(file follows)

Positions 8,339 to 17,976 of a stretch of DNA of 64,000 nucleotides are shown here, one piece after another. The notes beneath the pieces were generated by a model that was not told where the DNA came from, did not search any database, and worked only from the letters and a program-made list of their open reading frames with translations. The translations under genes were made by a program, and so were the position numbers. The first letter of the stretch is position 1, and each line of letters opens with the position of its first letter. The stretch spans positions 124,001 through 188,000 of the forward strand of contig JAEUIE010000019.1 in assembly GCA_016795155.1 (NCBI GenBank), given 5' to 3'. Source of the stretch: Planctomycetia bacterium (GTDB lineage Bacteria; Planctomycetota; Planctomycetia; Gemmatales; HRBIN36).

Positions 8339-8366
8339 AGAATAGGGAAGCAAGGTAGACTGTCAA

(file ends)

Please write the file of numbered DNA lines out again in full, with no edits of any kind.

Positions 8,339 to 17,976 of a stretch of DNA of 64,000 nucleotides are shown here, one piece after another. The notes beneath the pieces were generated by a model that was not told where the DNA came from, did not search any database, and worked only from the letters and a program-made list of their open reading frames with translations. The translations under genes were made by a program, and so were the position numbers. The first letter of the stretch is position 1, and each line of letters opens with the position of its first letter. The stretch spans positions 124,001 through 188,000 of the forward strand of contig JAEUIE010000019.1 in assembly GCA_016795155.1 (NCBI GenBank), given 5' to 3'. Source of the stretch: Planctomycetia bacterium (GTDB lineage Bacteria; Planctomycetota; Planctomycetia; Gemmatales; HRBIN36).

Positions 8339-8366
8339 AGAATAGGGAAGCAAGGTAGACTGTCAA